Thus, establishment and implementation of an organization’s environmental and ecological based management system is central in ascertaining its ecosystem policy, objectives, and targets providing a benchmark frame of reference for continuous adjustment and improvement of environmental performance. Tools for environmental management exist to assist the organization in fostering and promoting its ecologically oriented policy, objectives and targets. The ISO 14000 compliance standards are practical tools for the manager (boat captain; fishery permit holder, regulator, etc.) who isn’t satisfied with compliance to legislation and directives, they’re for the proactive organization providing a strategic approach to conducting, implementing and evaluating environment and ecosystem-related measures that can bring a sustainable return on investment.   Under ISO 14001, the fishing and public administration sectors have their own codes. Sainsbury, et al., (2000) also depict the ISO 14000 standards as important operational strategies for achieving fishery ecosystem objectives. More information on ISO 14000 EMS usage in the private sector is found in Coglianese and Nash (2002 & 2001). Therefore, adoption of ISO 14000 compliance standards appear compatible to a sustainable “precautionary approach” paradigm.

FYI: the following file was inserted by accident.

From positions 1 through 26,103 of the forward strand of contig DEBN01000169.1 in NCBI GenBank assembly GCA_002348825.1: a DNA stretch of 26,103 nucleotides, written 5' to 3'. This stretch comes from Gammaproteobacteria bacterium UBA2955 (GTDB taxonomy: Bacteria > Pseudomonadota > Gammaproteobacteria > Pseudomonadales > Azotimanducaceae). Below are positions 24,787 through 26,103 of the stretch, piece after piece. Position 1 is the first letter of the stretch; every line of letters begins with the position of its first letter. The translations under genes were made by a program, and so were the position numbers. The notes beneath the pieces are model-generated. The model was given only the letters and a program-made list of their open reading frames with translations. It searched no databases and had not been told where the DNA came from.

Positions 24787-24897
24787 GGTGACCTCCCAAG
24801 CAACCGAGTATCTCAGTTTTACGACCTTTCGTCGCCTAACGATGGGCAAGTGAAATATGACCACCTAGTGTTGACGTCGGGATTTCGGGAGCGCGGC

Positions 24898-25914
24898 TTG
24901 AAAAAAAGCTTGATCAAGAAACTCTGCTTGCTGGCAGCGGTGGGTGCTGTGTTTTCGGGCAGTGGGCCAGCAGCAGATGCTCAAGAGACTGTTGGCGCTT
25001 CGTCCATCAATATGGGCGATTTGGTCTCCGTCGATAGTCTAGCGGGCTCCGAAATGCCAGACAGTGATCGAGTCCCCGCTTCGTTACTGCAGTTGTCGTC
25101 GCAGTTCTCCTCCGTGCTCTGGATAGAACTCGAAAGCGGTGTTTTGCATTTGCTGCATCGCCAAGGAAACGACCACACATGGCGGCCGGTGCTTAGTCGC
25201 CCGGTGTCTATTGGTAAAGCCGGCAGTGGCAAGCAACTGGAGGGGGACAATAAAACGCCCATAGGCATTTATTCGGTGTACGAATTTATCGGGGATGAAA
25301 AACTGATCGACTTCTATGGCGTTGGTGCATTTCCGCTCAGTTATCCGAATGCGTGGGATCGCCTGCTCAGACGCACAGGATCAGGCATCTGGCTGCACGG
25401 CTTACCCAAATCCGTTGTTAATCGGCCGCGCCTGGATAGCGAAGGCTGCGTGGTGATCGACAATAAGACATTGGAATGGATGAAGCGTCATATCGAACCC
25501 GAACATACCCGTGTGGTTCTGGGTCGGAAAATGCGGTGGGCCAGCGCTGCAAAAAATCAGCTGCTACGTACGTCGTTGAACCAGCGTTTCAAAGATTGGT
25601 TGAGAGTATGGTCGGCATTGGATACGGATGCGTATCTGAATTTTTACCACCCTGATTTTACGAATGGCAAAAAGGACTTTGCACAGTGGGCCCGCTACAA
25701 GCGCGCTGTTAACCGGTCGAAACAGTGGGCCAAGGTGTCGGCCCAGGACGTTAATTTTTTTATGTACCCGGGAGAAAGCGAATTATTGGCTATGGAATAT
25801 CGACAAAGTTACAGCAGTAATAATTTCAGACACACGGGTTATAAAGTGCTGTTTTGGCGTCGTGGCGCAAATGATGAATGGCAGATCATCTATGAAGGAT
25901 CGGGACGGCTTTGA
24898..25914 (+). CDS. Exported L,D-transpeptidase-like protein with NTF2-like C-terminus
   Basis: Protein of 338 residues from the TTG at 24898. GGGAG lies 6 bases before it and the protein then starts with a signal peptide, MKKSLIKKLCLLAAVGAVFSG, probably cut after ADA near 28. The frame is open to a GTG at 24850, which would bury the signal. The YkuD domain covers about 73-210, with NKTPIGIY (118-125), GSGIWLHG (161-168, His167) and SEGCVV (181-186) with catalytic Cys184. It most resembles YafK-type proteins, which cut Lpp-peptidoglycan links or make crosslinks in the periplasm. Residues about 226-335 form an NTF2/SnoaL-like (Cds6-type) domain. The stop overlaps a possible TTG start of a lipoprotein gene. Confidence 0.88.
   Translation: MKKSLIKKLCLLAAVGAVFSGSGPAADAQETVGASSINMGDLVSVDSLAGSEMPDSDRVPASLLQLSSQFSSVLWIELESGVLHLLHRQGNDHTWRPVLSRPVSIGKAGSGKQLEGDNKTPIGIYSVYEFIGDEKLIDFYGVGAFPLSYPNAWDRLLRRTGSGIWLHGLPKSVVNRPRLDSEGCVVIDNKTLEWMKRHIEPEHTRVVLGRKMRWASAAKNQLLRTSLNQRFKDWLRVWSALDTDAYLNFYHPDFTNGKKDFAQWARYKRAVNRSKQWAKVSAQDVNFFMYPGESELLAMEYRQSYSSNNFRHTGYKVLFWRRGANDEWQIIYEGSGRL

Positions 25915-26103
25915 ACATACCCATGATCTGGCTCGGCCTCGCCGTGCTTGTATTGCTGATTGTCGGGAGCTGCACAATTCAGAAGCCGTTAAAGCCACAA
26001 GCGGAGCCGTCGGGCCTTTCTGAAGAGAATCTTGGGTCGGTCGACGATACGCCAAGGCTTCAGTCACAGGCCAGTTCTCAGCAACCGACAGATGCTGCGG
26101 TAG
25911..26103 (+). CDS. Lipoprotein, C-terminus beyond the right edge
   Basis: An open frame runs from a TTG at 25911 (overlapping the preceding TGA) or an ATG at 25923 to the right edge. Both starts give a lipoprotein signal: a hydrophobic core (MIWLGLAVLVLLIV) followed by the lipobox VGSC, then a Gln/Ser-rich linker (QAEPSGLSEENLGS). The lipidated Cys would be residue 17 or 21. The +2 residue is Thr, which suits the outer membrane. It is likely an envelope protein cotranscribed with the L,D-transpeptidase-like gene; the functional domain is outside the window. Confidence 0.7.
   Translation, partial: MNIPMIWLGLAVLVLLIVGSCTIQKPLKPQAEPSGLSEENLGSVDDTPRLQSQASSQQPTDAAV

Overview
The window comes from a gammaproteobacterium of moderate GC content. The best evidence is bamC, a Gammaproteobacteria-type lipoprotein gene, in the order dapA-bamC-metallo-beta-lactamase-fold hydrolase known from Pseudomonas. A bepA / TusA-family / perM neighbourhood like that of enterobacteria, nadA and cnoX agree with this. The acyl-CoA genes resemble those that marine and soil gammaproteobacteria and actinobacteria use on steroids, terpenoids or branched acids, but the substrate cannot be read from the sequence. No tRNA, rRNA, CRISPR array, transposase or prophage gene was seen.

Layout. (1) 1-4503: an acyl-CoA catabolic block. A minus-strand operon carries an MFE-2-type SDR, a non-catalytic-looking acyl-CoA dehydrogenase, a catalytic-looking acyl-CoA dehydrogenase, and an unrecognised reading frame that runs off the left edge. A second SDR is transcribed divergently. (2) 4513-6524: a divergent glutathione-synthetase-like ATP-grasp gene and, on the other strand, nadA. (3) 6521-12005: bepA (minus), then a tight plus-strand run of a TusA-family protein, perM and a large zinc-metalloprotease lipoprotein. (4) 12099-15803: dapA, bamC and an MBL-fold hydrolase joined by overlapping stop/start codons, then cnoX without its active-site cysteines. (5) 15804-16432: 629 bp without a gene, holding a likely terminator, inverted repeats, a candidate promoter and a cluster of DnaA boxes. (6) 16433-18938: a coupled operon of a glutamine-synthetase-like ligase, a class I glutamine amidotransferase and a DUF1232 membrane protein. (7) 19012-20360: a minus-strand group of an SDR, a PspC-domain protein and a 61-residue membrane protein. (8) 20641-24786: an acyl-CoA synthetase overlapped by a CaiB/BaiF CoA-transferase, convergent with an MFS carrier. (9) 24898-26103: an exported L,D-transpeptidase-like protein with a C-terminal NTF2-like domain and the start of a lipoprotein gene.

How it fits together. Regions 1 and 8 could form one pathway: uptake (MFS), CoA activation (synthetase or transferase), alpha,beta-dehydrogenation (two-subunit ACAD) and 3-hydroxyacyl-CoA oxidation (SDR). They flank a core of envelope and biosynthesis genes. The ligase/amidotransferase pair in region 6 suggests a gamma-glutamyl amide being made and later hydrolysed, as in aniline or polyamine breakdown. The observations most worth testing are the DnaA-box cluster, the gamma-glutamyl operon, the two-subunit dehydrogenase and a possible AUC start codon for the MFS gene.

Dovers and Handmer (1995) provide one salient definition for on-the-ground usage of the precautionary principle (approach) “where there are threats of serious or irreversible environmental damage, lack of full scientific certainty should not be used as a reason for postponing measures to prevent environmental (ecological) degradation. In the application of the precautionary principle, public and private decisions should be guided by: (i) careful evaluation to avoid, wherever practicable, serious or irreversible damage to the environment (ecosystem), and (ii) an assessment of the risk-weighted consequences of various options.”  These authors suggest that other elemental themes for the precautionary principle may be found in the open literature. Two salient interpretations may be added for LME usage through the following commentary: (iii) “the precautionary principle recommends an anticipatory or preventive approach rather than a defensive one which simply reacts to environmental (ecological) damage when it becomes apparent; and (iv) uncertainty as to the severity of the environmental impacts resulting from a development decision or an ongoing human activity should not be an excuse to avoid or delay environmental protection measures” (Dovers and Handmer, 1995). These authors also address the issue of the “shifting burden of proof” towards those proposing a possible harmful action rather than those advocating environmental (ecological) protection, such as designated stewardship agencies. Similar in nature to the philosophy of these authors, this manuscript presents a view believing that the “shifting burden of proof” conundrum is “beyond official definitions of the precautionary principle” (Dovers  and Handmer, 1995) and workable on-the-ground reality considering democratic governmental sectoral regulation(s) especially when considering the overall scale and scope of an LME setting.